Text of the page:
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3 bird IDs - Oldham Pond, North Haledon, NJ


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Hi,

 

I’d like some ID help on these 3 birds that I saw today at Oldham Pond in North Haledon, NJ.  One have a pretty good idea of, so am just seeking a confirmation; another I have a reasonable guess, based on the illustration in my bird guide; but the 3rd, I’m drawing almost a complete blank.  Hope somebody will be able to help set me straight.

 

Thanks!

 

 

 

 

Bird #1 is a Common Yellowthroat, correct?  (“Common”, perhaps; yet this my first time seeing one.)

 

47760951621_d7f498184e_z.jpgP1820216e by sbutk, on Flickr

 

 

 

 

Bird #2 looks to me like a Spotted Sandpiper.  Thoughts?

 

47708354472_469f016837_z.jpgP1820405e by sbutk, on Flickr

 

 

 

And here it is again, standing next to Bird #3. 

 

47760951021_8fa4a9003f_z.jpgP1820367e by sbutk, on Flickr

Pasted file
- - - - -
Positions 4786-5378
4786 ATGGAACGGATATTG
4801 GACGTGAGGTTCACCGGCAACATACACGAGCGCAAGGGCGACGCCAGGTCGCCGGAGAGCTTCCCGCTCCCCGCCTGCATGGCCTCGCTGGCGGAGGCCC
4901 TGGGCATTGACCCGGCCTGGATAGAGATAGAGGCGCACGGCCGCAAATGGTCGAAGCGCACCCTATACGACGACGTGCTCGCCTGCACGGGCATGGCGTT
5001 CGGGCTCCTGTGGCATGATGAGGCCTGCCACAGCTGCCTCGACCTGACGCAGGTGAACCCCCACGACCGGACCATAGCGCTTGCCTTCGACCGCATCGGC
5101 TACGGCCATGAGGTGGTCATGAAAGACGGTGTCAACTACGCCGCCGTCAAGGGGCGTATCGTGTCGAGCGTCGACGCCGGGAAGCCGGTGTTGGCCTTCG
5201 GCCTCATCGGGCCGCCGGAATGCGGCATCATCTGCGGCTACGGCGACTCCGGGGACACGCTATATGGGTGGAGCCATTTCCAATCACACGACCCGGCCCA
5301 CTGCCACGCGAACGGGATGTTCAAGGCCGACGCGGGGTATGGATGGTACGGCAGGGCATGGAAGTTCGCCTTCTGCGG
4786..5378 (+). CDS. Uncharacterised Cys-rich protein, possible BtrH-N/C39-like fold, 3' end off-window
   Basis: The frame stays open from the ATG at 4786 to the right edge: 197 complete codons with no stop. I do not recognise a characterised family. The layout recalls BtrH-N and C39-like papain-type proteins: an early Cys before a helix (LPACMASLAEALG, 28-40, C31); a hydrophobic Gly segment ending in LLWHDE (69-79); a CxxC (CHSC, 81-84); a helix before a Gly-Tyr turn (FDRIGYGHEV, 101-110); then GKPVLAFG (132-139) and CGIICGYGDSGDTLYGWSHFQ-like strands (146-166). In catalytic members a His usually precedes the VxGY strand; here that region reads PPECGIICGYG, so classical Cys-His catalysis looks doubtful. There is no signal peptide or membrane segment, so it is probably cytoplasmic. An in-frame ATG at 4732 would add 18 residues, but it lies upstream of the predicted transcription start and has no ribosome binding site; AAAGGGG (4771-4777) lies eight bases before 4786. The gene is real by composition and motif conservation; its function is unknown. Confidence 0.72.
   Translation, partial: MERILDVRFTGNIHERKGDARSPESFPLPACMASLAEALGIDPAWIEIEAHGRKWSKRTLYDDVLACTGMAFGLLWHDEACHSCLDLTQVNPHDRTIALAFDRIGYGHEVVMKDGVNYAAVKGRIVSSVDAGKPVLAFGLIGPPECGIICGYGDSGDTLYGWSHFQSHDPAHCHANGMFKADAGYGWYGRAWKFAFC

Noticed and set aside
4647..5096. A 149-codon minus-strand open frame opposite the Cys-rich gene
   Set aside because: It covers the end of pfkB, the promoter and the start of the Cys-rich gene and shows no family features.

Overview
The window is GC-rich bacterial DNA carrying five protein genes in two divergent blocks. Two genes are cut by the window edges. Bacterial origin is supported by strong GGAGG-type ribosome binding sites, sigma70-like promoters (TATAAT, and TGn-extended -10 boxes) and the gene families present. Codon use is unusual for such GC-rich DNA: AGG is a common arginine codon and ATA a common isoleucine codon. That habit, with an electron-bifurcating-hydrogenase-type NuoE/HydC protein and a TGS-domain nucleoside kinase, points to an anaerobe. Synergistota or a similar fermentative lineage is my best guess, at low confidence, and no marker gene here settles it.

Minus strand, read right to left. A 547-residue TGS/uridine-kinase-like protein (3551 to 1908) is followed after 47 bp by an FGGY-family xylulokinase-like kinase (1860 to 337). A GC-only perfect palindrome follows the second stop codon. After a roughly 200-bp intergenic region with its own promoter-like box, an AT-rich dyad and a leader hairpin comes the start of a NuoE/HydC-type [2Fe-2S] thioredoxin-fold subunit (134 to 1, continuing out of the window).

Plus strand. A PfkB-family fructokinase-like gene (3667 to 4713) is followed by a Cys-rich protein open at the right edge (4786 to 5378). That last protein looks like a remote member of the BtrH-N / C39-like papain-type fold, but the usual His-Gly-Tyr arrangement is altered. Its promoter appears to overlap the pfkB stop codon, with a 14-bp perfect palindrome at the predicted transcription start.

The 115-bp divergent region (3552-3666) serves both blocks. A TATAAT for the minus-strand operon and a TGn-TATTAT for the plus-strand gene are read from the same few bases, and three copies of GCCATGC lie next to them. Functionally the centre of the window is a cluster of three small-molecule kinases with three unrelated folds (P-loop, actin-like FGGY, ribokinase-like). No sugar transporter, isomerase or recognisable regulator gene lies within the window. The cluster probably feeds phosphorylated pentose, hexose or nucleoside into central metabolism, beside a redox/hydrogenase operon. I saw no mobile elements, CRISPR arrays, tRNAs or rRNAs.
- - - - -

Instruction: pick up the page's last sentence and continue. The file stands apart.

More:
This last one is almost a complete mystery to me.  I’m almost inclined to think it’s either a G/L Yellowlegs …but the bill doesn’t seem long enough.  Here are two additional pics:

 

32817347457_49692d9903_z.jpgP1820334e by sbutk, on Flickr

 

 

32817347087_f73bb4aac9_z.jpgP1820369e by sbutk, on Flickr

 

 

As always, thanks in advance for any help/suggestions anyone is able to offer!

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1 hour ago, HamRHead said:

All are correct and your mystery bird is a Solitary Sandpiper.

 

1 hour ago, The Bird Nuts said:

I agree with HamRHead.

Learn the Common Yellowthroat's song and maybe you'll understand why they're called common. 😃  I've even heard Common Yellowthroats singing in the city (okay, Vermont doesn't really have real cities, but...).

 

Thank you both.  I'm a bit surprised to see sandpipers in this locale - two different species, to boot - but then again, I guess during long migrations, birds have to stop *somewhere* occasionally!

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19 hours ago, sbutk said:

 

 

Thank you both.  I'm a bit surprised to see sandpipers in this locale - two different species, to boot - but then again, I guess during long migrations, birds have to stop *somewhere* occasionally!

Both of those "sand"pipers are mostly found inland, luckily for those of us who live inland.

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